An Afghan family gathers on the streets of Velika Kladusa.
An Afghan family gathers on the streets of Velika Kladusa.

An Afghan family gathers on the streets of Velika Kladusa, Bosnia and Herzegovina, after being pushed back by Croatian police while trying to cross the Bosnian-Croatian border the night before. On the father’s backpack hangs a small pink toy for his young child to play with while the family is on the move, looking to find refuge in the European Union.

Their voyage to freedom is one of misery. Bosnian winters are long and unforgiving, and some of the roads are still littered with mines from the war. Many of the travelers find themselves moored in the snow and mud or slipping on icy roads with all their heavy possessions on their backs. They don’t have the clothes, food, or roofs over their heads to survive the elements. Some build huts or outdoor shelters in the woods. Others live in the abandoned Krajina Metal factory outside of Bihac. A stark reminder of the dangers they face is a bleak cemetery nearby, where eight refugees—their identities unknown—are buried under frozen earth and deep snow.

Afghan refugees exit an abandoned building.
Afghan refugees exit an abandoned building.

A group of Afghan refugees exits an abandoned building, where they sheltered in Bihac, Bosnia and Herzegovina, on Jan. 11.

Refugees from Afghanistan and Pakistan warm themselves by a fire.
Refugees from Afghanistan and Pakistan warm themselves by a fire.

Refugees from Afghanistan and Pakistan warm themselves by a fire in an abandoned building in Bihac, Bosnia and Herzegovina, on Jan. 11.

Blankets cover a window to keep the heat inside an abandoned building.
Blankets cover a window to keep the heat inside an abandoned building.

Blankets cover a window to keep the heat inside an abandoned building being used by refugees in Velika Kladusa, Bosnia and Herzegovina, on Jan. 20. With Bihac, the town is considered one of the best starting points for “the game” to cross the Bosnian-Croatian border without being detected.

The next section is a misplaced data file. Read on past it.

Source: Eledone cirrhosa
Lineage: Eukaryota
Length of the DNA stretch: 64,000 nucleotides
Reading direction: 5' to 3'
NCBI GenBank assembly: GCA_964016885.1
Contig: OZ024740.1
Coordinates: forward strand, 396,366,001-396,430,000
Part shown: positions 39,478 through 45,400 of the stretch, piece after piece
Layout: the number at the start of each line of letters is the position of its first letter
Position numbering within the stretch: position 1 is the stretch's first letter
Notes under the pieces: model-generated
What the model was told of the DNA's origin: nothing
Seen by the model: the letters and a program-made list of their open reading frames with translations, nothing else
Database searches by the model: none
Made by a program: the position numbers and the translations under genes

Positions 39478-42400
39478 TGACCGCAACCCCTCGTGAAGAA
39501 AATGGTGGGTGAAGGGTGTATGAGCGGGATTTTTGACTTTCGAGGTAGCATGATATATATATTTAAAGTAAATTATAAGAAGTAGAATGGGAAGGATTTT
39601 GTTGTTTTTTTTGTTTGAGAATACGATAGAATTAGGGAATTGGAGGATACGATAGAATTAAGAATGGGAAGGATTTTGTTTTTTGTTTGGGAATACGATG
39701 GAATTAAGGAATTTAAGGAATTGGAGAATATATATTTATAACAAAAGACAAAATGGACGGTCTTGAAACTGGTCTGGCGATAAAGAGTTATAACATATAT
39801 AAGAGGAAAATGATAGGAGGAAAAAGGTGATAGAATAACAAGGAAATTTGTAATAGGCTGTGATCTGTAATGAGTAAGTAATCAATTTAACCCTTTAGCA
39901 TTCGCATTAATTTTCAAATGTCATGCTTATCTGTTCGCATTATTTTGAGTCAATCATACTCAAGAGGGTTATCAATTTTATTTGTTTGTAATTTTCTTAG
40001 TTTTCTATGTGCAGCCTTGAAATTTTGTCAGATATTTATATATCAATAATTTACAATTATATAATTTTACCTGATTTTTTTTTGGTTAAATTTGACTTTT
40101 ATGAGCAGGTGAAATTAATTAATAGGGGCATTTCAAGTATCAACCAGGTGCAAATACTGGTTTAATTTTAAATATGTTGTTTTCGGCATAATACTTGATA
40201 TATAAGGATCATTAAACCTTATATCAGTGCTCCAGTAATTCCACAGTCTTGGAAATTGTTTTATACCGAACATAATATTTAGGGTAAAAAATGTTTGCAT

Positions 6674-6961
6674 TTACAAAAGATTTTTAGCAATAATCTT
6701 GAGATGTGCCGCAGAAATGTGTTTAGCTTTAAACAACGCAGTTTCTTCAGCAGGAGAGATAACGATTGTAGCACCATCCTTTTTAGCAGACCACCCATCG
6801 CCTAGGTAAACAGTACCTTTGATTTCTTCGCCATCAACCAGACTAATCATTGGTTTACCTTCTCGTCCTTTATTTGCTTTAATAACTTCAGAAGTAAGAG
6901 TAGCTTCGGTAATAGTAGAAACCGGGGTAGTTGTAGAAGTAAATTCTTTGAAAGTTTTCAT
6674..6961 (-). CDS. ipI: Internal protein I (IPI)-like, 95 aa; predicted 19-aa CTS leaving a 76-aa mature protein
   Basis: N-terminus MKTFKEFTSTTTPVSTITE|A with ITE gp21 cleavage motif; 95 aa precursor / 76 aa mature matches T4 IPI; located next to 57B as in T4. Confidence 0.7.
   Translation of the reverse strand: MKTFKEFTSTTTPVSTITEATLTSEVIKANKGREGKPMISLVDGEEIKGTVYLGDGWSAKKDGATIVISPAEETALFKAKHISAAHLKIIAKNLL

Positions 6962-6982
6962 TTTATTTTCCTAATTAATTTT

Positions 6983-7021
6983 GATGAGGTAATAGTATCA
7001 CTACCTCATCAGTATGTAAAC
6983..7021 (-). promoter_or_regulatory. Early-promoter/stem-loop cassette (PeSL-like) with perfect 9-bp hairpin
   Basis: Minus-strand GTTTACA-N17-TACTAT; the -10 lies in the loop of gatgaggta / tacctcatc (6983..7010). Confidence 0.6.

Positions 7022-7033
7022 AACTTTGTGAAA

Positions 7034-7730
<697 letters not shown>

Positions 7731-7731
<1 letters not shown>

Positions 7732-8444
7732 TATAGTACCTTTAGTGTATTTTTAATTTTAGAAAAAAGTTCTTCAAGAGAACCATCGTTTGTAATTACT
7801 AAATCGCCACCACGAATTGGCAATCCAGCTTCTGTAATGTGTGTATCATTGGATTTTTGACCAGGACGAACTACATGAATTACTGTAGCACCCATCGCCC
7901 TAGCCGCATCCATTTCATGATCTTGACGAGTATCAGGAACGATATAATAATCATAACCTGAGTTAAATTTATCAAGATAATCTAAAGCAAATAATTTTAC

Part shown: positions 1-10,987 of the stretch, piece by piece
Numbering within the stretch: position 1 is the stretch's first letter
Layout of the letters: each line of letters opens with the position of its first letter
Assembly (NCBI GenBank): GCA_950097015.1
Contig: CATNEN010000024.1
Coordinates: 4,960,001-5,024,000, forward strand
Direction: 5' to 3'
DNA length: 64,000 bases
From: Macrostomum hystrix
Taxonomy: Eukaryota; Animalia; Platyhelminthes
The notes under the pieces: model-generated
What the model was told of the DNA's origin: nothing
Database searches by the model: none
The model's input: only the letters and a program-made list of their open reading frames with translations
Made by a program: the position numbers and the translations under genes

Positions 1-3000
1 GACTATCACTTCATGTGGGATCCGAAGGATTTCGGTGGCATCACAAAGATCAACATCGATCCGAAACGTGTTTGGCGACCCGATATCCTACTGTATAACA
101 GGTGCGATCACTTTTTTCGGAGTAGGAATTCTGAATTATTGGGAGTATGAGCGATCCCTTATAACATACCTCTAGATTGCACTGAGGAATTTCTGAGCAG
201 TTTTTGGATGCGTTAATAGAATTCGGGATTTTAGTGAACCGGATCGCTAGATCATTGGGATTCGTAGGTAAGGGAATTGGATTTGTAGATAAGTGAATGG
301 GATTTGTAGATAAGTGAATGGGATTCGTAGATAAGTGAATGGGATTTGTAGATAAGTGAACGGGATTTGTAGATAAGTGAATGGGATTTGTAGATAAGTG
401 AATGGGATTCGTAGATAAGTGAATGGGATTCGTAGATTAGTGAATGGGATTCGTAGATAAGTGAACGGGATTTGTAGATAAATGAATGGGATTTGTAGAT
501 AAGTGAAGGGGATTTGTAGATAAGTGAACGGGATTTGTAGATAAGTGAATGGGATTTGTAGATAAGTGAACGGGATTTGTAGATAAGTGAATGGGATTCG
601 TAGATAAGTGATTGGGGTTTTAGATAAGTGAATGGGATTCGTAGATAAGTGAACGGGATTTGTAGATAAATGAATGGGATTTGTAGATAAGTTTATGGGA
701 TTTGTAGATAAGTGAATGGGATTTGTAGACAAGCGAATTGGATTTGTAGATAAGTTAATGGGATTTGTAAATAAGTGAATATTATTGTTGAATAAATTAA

Despite the added danger of catching COVID-19 in their weakened state, the migrants still yearn and risk their lives for a life in Europe. In 2021, around 15,000 migrants arrived in Bosnia alone; some 200 of them were unaccompanied children.

In 2020, the Danish Refugee Council reported that some of the migrants claimed “cruel, inhuman and degrading treatment” by Croatian border police, including spray-painting crosses on their foreheads, giving severe beatings, and confiscating their property. The Croatian government denied the reports.

Afghan refugees return from Bihac to Lipa camp.
Afghan refugees return from Bihac to Lipa camp.

A group of Afghan refugees return from Bihac, Bosnia and Herzegovina, toward Lipa camp for refugees and migrants on Jan. 12. They were pushed back by Croatian border police after trying to cross the border into Croatia a few days before.

Still, they gamble to win the game, believing life somewhere else will be better than in the countries of their birth. “I will reach a better country, God willing,” a 57-year-old migrant from Afghanistan told NPR last year. “You cannot take the wrong path in this way.”

Janine di Giovanni is an FP columnist and director of The Reckoning Project: Ukraine Testifies. Twitter: @janinedigi

Amnon Gutman is a photographer based in the Middle East and Europe, whose work is dedicated to covering humanitarian and environmental stories around the world.